Thursday, 25 July 2013

127 Day July 2013

Stairs Down, Baby Ikonta, Efke R100
For this summer's 127 Day a couple of weeks ago, I had one roll of Efke R100 left, the last new roll of 127 film. With production of 127 format film ending last year, I also shot some 35mm Rollei ATO 2.1, cut and rolled with backing paper I'd been keeping from all the 127 film I've used previously. As I mentioned in my previous post, for pictorial contrast, I pre-exposed some of the ATO film to raise the shadow values in an attempt to lower the film's innate contrast. As ATO is orthochromatic, it was a simple matter to cut the appropriate length of film and tape it to the backing paper under a red safelight. The images that result are cropped from the full frame size and include the sprocket holes, not a look I'm generally that keen on, but the convenience of using 35mm film in this way meant I could take more shots on the day.

Beckton Alp, Baby Ikonta, Rollei ATO 2.1 with pre-exposure
I used my Baby Ikonta camera, and also the Foth Derby (although I have yet to develop the film from it, so the images illustrating this post are all from the Baby Ikonta). I took the Greenway from Old Ford Lock to Beckton, to the Beckton Alp (or Alps), a mound of contaminated waste from the gasworks which featured a dry ski slope where I once learned to ski. The dry ski slope was removed some years ago, and the hill is derelict, the viewing platform at the peak having been removed, and it is essentially closed to public access, although I found a gap in the fence where a gate was missing, and the graffiti, litter and fire damage to the remaining wooden structures suggest it is frequently visited. Reputedly the largest artificial hill in London, the views from the top are panoramic.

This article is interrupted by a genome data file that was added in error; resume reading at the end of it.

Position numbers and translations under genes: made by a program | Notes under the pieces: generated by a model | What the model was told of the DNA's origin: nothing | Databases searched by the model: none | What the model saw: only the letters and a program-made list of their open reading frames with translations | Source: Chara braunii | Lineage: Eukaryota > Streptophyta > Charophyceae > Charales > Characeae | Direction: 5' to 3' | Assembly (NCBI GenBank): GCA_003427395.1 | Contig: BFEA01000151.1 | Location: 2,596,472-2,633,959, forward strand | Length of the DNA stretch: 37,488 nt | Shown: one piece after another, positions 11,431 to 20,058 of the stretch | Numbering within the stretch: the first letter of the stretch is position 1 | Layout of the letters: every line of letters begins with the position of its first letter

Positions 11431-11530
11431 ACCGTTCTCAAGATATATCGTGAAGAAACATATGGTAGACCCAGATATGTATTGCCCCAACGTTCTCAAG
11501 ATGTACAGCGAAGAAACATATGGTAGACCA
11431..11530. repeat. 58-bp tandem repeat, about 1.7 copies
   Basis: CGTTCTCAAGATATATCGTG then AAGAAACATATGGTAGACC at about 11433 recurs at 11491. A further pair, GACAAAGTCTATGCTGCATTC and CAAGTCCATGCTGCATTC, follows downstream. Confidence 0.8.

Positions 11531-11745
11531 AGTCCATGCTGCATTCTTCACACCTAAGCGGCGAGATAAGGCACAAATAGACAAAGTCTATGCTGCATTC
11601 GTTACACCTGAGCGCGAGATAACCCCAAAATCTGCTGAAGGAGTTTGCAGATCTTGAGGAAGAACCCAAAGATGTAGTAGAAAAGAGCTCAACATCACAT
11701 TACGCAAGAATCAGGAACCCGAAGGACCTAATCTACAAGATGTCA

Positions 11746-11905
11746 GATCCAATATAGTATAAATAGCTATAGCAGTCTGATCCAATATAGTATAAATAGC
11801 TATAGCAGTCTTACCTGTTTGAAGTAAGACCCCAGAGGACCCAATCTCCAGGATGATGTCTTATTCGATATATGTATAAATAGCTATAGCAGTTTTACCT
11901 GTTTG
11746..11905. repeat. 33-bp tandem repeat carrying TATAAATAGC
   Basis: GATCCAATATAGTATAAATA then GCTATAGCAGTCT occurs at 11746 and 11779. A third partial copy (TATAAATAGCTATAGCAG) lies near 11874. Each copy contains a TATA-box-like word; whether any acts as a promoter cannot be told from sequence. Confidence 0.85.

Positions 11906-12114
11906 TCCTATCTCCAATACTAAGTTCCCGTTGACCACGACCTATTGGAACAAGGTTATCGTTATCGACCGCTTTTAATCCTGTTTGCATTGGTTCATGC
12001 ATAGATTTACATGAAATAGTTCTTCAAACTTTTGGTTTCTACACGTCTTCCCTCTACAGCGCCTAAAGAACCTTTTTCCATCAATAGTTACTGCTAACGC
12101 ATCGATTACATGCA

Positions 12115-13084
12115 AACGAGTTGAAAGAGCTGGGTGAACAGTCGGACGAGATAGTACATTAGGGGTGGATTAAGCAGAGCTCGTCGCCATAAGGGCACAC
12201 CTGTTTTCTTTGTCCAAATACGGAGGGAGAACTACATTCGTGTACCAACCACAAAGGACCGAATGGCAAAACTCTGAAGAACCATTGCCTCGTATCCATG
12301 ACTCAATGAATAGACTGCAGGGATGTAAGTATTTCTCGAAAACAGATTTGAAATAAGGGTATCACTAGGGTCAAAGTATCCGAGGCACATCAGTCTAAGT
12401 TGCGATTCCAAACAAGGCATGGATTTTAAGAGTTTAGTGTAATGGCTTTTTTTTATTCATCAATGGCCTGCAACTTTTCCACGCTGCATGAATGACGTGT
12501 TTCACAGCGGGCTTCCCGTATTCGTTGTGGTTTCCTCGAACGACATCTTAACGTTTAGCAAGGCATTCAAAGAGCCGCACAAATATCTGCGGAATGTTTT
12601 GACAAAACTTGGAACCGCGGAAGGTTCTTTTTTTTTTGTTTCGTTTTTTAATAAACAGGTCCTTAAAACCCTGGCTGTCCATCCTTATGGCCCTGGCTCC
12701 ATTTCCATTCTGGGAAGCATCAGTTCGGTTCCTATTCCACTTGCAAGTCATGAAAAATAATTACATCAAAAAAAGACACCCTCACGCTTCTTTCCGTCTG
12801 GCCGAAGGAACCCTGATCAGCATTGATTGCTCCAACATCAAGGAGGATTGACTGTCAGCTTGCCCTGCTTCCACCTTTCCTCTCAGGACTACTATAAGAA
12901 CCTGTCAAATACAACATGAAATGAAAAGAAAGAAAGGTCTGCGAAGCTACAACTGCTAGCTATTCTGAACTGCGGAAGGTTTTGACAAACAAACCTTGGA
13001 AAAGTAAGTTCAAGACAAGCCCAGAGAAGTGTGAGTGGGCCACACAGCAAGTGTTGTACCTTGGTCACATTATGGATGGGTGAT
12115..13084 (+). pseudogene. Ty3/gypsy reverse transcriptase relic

Remains of the Dry Ski Slope, Baby Ikonta, Rollei ATO 2.1 with pre-exposure
Beckton Retail Park, Baby Ikonta, Rollei ATO 2.1 with pre-exposure
The Greenway, Baby Ikonta, Rollei ATO 2.1 (no pre-exposure)


  1. I just got some Agfa Avitone PE1 orthochromatic on a roll 5" wide, so I can cut it to 5x4. The very contrasty negs are great for printing on to slightly tired grade 3 Agfa Portriga that I have. The Avitone seems to be a lovely film, intended for aerial use I think. Those Ilford G30 orthochromatic plates are similar in contrast. As for the backing papers for 127 and other rollfilm sizes, do you think that a modern reprographics company could reproduce the papers, printed black on one side and with all the numbers on the other? So are the Becton 'Alps' still toxic?

    1. The issue I could foresee with trying to reproduce the backing paper is finding paper that's light proof. I've read on another blog that I can't find now a reference to a particular type of craft paper that's a good replacement.
      There was a proposal to replace the dry ski slope at Beckton with a covered snow dome, which has come to nothing as it (may) have been uneconomical due to the need for decontamination.
      The Avitone film sounds like a good find too.